First Supersonic Flight on October 14, 1947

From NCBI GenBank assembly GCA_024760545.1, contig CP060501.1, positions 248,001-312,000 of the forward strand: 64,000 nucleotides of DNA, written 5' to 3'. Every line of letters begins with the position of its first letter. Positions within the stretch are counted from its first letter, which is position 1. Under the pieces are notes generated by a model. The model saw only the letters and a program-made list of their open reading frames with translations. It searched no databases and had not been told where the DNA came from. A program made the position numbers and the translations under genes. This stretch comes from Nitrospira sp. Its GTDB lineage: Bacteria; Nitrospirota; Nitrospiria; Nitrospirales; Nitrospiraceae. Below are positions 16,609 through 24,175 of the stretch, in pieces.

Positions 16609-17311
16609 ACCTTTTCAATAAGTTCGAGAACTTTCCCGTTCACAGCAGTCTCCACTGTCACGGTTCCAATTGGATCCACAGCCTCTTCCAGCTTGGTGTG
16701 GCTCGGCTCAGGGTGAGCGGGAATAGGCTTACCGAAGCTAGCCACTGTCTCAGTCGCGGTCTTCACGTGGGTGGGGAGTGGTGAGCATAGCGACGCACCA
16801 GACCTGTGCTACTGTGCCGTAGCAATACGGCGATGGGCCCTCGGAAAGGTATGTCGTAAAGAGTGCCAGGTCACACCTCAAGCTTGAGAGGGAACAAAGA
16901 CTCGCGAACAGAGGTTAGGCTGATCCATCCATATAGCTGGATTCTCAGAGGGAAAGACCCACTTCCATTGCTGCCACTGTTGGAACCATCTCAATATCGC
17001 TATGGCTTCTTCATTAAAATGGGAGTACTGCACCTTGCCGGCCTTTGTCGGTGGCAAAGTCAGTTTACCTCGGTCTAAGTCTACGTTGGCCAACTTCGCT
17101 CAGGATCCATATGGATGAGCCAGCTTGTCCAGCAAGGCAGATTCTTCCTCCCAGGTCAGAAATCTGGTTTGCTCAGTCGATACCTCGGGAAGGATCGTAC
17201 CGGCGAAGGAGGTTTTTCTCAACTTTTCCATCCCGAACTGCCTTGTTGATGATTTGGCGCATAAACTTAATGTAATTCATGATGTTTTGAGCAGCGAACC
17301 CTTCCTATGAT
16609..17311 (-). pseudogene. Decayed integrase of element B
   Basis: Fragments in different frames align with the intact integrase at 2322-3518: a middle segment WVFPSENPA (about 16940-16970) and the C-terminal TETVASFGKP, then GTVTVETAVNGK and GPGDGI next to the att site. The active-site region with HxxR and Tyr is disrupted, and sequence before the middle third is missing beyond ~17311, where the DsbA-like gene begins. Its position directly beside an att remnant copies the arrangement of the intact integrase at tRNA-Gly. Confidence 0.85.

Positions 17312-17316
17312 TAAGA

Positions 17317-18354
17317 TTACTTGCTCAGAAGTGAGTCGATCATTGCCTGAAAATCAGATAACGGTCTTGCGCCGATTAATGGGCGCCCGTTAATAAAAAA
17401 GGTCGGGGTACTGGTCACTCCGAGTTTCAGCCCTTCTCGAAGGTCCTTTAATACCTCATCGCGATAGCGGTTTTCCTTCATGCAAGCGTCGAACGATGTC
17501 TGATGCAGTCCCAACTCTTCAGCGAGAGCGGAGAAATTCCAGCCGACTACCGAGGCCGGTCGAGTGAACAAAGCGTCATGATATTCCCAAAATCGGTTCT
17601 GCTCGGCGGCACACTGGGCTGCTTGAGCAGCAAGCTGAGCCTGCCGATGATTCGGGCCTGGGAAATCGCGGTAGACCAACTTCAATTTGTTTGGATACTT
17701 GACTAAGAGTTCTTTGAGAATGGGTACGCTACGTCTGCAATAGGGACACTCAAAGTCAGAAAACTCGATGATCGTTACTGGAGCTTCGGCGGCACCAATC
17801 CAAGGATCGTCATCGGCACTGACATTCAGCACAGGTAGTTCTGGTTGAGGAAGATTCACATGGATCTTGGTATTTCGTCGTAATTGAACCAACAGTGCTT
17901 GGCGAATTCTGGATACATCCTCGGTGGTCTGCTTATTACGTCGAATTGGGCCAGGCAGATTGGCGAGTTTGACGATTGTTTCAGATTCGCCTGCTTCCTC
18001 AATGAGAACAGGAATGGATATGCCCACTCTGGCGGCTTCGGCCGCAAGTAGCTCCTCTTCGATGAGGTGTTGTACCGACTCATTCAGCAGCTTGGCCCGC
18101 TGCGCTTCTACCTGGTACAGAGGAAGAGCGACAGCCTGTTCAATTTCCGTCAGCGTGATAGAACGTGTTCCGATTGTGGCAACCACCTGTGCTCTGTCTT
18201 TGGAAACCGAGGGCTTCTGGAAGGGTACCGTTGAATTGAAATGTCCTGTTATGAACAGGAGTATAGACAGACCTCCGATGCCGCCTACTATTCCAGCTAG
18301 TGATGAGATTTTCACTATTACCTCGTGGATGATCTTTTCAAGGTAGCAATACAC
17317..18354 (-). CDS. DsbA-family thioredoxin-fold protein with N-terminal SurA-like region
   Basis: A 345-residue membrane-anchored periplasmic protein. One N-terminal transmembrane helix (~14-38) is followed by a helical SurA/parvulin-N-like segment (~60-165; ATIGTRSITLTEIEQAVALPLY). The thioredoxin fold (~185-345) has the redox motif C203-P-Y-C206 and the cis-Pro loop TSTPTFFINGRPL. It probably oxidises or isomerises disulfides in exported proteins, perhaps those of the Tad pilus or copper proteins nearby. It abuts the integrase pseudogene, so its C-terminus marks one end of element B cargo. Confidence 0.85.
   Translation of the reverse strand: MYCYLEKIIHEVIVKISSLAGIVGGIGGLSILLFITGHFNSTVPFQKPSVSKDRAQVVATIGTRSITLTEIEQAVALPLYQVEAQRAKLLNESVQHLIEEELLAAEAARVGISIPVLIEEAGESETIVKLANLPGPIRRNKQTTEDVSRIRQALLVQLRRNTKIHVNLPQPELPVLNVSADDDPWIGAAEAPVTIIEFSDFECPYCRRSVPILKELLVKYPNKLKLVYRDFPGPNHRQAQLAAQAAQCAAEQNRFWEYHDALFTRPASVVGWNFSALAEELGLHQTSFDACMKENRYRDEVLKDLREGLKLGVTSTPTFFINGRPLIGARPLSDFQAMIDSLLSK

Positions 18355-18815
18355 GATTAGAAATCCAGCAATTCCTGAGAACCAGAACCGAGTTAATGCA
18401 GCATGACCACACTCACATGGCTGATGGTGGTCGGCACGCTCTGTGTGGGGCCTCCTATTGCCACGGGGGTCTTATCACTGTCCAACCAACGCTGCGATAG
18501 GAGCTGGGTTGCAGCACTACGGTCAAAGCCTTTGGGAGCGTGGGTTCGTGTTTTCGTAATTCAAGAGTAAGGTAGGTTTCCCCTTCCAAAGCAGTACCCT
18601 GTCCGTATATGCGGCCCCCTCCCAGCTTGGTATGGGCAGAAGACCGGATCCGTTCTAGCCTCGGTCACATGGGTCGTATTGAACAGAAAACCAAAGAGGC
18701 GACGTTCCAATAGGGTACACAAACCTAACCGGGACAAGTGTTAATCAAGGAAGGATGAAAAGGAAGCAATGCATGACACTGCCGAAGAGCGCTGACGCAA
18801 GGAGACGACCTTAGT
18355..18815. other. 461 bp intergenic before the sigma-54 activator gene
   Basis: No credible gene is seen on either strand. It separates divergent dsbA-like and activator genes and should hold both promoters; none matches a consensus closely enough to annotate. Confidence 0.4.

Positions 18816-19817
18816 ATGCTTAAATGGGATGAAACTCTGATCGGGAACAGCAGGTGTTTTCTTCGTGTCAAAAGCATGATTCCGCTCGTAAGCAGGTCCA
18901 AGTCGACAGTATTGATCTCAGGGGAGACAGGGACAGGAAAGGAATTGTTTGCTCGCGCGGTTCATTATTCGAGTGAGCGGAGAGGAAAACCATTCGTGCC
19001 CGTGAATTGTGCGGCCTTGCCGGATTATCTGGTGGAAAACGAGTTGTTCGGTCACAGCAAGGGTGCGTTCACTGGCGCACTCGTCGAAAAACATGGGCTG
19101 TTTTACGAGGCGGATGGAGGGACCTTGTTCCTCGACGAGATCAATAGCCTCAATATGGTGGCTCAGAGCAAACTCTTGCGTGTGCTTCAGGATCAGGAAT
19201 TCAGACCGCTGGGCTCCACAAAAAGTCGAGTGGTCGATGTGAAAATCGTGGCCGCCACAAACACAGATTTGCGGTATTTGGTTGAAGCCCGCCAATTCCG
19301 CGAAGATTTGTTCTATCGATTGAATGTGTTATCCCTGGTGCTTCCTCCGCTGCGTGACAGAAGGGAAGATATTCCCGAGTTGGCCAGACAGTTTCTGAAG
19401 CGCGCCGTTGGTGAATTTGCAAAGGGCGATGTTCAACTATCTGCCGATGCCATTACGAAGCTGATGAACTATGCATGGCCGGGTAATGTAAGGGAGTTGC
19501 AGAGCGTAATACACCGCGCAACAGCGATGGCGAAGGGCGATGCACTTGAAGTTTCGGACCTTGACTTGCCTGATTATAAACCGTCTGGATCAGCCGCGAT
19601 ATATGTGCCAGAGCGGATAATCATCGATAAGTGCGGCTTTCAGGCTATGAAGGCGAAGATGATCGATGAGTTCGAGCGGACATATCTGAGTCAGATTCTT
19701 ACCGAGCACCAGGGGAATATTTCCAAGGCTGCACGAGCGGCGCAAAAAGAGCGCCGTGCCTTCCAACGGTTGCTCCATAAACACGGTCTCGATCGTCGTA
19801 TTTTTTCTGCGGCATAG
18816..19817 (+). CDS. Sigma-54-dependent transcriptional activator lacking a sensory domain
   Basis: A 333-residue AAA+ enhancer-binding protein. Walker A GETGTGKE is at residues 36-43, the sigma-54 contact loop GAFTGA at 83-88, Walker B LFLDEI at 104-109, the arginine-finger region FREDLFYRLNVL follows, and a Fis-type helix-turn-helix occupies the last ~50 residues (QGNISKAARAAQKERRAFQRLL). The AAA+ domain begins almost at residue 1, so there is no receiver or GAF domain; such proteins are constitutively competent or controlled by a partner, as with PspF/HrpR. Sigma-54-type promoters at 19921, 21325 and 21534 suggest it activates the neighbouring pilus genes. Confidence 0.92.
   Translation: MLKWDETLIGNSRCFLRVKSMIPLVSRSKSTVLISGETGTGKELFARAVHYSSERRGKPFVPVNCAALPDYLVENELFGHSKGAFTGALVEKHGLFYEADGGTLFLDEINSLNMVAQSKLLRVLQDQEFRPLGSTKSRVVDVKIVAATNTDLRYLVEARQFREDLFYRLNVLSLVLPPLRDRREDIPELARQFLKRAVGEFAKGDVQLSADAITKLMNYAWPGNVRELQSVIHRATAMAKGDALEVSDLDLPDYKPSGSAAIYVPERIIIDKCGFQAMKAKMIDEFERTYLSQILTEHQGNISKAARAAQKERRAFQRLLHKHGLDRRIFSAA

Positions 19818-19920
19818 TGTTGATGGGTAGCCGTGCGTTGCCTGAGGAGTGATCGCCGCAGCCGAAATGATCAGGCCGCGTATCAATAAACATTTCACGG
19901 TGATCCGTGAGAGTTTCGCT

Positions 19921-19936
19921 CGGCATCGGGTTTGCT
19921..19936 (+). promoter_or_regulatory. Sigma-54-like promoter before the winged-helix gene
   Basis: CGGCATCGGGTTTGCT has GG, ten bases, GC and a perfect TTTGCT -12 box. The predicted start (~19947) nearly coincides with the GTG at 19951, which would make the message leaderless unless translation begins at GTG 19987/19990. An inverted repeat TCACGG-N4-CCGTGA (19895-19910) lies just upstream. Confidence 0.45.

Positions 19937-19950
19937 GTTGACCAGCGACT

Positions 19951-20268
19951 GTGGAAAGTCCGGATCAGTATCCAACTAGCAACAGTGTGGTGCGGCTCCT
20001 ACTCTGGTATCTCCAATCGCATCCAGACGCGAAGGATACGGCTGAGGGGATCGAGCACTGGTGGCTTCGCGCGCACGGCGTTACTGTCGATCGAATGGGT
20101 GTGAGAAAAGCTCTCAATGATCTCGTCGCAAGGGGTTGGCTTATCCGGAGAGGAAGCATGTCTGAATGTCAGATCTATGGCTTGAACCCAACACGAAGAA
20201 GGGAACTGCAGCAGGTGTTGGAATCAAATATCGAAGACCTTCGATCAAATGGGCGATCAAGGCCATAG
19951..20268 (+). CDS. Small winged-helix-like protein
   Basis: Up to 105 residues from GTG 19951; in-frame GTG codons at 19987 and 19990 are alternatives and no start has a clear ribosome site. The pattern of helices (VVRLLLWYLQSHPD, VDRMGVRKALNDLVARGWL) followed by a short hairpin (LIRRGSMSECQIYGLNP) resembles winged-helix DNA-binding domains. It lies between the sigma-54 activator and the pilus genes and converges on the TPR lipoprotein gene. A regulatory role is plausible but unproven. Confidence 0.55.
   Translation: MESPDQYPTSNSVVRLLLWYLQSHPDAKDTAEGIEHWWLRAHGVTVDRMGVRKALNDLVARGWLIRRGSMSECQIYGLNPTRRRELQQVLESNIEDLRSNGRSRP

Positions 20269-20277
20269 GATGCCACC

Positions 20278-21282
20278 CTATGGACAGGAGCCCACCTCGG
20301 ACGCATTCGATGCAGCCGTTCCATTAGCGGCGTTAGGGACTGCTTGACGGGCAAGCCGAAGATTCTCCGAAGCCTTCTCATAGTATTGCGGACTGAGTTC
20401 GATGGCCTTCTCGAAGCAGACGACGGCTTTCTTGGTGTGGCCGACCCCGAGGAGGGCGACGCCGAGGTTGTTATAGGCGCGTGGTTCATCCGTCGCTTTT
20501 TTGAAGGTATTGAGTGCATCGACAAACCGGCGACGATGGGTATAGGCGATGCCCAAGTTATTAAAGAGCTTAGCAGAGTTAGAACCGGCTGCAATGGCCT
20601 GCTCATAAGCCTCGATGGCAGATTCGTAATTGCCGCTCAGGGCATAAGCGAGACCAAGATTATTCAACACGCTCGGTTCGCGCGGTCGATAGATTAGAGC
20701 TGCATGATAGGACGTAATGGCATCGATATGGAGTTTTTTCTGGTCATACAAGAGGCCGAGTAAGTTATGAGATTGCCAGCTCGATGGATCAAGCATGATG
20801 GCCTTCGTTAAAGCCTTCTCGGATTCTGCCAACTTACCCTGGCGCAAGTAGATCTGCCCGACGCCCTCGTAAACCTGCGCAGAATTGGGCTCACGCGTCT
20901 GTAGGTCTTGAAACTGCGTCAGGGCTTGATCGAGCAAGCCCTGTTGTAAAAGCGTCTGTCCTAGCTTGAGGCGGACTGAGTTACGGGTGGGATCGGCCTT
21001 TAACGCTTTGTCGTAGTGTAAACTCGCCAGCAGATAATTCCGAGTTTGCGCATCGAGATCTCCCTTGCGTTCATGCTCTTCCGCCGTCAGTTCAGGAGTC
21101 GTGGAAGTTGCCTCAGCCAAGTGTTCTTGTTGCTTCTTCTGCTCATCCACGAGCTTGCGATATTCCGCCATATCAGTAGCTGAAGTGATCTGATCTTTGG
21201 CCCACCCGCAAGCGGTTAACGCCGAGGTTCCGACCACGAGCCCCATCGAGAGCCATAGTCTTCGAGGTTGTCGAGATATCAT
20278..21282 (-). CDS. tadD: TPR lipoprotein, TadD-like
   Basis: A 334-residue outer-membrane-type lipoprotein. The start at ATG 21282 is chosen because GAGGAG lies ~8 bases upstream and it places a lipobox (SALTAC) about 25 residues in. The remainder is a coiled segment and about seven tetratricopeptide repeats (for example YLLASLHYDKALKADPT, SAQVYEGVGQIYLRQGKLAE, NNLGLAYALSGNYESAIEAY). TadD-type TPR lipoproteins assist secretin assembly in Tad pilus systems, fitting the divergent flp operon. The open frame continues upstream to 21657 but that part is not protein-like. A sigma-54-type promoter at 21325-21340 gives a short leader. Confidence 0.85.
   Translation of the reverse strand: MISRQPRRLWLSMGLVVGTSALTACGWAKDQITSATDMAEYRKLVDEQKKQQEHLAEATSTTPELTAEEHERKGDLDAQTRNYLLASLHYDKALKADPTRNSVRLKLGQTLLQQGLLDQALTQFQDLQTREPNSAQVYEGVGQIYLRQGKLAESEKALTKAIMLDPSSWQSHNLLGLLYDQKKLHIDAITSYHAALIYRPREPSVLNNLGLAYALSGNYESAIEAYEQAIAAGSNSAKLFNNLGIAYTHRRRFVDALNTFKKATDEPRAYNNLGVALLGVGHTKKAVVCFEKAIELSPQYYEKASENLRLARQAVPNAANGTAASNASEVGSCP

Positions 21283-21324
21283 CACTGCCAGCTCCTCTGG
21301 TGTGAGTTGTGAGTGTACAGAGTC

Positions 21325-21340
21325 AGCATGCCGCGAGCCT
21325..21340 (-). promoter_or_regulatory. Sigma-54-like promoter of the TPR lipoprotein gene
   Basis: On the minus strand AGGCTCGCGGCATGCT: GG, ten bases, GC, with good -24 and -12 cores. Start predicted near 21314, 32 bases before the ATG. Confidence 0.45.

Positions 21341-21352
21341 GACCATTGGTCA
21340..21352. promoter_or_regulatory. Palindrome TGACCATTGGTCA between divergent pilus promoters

Silent but detailed documentary of Chuck Yeager making the first supersonic flight in the Bell X-1 “Glamorous Glennis” on October 14, 1947. Public domain film from the US Air Force, slightly cropped to remove uneven edges, with the aspect ratio corrected, and mild video noise reduction applied. http://creativecommons.org/licenses/b… http://en.wikipedia.org/wiki/Bell_X-1 The Bell X-1, originally designated XS-1, was a joint NACA-U.S. Army Air Forces-U.S. Air Force supersonic research project built by the Bell Aircraft Company. Conceived in 1944 and designed and built during 1945, it reached nearly 1,000 m.p.h. (1,600 km/h) in 1948. A derivative of this same design, the Bell X-1A, having greater fuel capacity and hence longer rocket burning time, exceeded 1,600 m.p.h. (2,575 km/h) in 1954. The X-1 was the first airplane to exceed the speed of sound in level flight and was the first of the so-called X-planes, an American series of experimental rocket planes designated for testing of new technologies and often kept secret… On 16 March 1945, the U.S. Army Air Forces Flight Test Division and the National Advisory Committee for Aeronautics (NACA) made a contract with the Bell Aircraft Company to build three XS-1 (for “Experimental, Supersonic”, later X-1) aircraft to obtain flight data on conditions in the transonic speed range. The X-1 was in principle a “bullet with wings”, its shape closely resembling a Browning .50-caliber (12.7 mm) machine gun bullet, known to be stable in supersonic flight. The pattern shape was followed to the point of seating its pilot behind a sloped, framed window inside a confined cockpit in the nose, with no ejection seat. After the rocket plane ran into compressibility problems in 1947, it was modified with variable-incidence tailplane. An all-moving tail was developed by the British for the Miles M.52, but was first used in transonic flight on the X-1, allowing it to pass through the sound barrier safely. The rocket propulsion system was a four-chamber engine built by Reaction Motors, Inc., one of the first companies to build liquid-propellant rocket engines in America. This rocket burned ethyl alcohol diluted with water with a liquid oxygen oxidizer. Its thrust could be changed in 1,500 lbf (6,700 N) increments by firing just one or more than one of its chambers. The fuel and oxygen tanks for the first two X-1 engines were pressurized with nitrogen gas, but the rest used steam-driven turbopumps. The all-important fuel turbopumps, necessary to raise the chamber pressure and thrust while making the engine lighter, were built by Robert Goddard, who was under a contract with the U.S. Navy to provide jet-assisted takeoff (JATO) rockets… On 14 October 1947, just under a month after the U.S. Air Force had been created as a separate service, the tests reached their peak with the first manned supersonic flight, piloted by Air Force Captain Charles “Chuck” Yeager in aircraft #46-062 that he had christened the Glamorous Glennis for his wife. This rocket-powered airplane was launched from the bomb bay of a modified B-29 Superfortress bomber, and it glided to a landing on the dry lake bed. XS-1 flight number 50 is the first one in which the X-1 recorded supersonic flight, at Mach 1.06 (313 m/s, 1,126 km/h, 800 mph) peak speed. As a result of the X-1’s initial supersonic flight, the National Aeronautics Association voted its 1948 Collier Trophy to be shared by the three main participants in the program. Honored at the White House by President Harry S. Truman were Larry Bell for Bell Aircraft, Captain Yeager for piloting the flights, and John Stack for the contributions of the NACA. The story of Yeager’s 14 October flight was leaked to a reporter from Aviation Week, and The Los Angeles Times featured the story as headline news in their 22 December issue. The magazine story was released 20 December. The Air Force threatened legal action against the journalists who revealed the story, but none was ever taken. On 5 January 1949, Yeager used Aircraft #46-062 to carry out the only conventional (runway) take off performed during the X-1 program, reaching 23,000 ft (7,000 m) in 90 seconds…

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